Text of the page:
Data privacy, One Corporate Privacy Policy Does Not Fit All

Data Privacy

One Corporate Privacy Policy Does Not Fit All

We all agree that protecting personal data is imperative. The information that agencies, insurers, and retail businesses collect is the same data that identity thieves want so they can take over our accounts.

Not surprisingly, legislatures in all 50 states and worldwide have enacted privacy regulations to protect data that consumers legitimately provide in the course of doing business. Compliance is based on where a company does business or collects data from. For a national company with web visitors from Europe, the number of regulations can be overwhelming. To understand the requirements specific to your business, Industry groups and corporate legal counsel are the definitive sources.

Your Company’s Privacy Policy – Where to Begin
Your company’s public privacy policy is the record of how you agree to protect information gathered and what legitimate uses are intended for the data. Addressing the topics of the most restrictive laws is a good start. Like any externally published policy, this should have executive buy-in and approval by corporate legal counsel. Commonly this policy document is linked to from the main website and any pages that collect data and includes a check box attesting to reading and agreeing to the linked privacy policy before data is submitted.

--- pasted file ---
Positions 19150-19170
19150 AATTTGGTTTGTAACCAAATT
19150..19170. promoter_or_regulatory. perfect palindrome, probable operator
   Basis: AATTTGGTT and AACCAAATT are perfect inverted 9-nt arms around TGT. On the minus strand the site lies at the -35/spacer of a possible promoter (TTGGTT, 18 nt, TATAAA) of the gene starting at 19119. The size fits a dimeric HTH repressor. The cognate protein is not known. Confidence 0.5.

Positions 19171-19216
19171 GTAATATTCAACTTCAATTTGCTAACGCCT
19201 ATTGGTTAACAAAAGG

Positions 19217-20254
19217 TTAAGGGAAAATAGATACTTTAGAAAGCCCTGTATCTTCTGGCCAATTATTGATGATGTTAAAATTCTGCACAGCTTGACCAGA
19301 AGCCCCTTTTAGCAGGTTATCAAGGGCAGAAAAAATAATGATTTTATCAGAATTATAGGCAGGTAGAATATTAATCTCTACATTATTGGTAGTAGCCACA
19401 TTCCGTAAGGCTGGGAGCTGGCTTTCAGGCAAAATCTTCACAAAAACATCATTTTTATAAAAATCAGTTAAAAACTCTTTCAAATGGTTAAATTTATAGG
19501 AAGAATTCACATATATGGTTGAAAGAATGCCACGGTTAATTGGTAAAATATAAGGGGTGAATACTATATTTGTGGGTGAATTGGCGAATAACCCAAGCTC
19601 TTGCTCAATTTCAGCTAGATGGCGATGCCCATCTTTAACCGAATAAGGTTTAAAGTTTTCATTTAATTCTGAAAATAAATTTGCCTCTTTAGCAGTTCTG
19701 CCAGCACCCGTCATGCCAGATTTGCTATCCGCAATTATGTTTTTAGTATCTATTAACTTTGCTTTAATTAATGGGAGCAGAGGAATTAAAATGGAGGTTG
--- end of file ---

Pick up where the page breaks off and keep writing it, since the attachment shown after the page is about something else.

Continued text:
Resources & Tools for Managing Privacy Risk
The National Institute of Standards and Technology (NIST) has a Privacy Framework and a NIST Special Publication Series 800-122 on protecting Personally Identifiable Information (PII Data). The privacy framework shows how detailed a program can be and the effort involved across the business.

NIST Privacy Framework

NIST SP800-122


Richard Wolford
Software Engineer


PA Cybersecurity Resource Center
The PA Cybersecurity Resource Center is financed by a grant from the Commonwealth of Pennsylvania, Department of Community and Economic Development.

Protecting personal data that agencies, insurers, and retail businesses collect
Common Corporate Privacy Policy Topics Include:
  • Company name, affiliates and partners
  • Business purpose
  • What data is collected and under what authority is the collection made
  • What the data is used for
  • If data is shared within internal business units and for what purposes
  • If data is shared with affiliates or partners and for what purposes
  • If data is shared, rented, or sold to external parties
  • How data is protected
  • How long data is retained and how it is disposed of when no longer needed
  • If an individual can review or edit data about themselves
  • If an individual can request data not be shared
  • If an individual can ask to be deleted from any or all records
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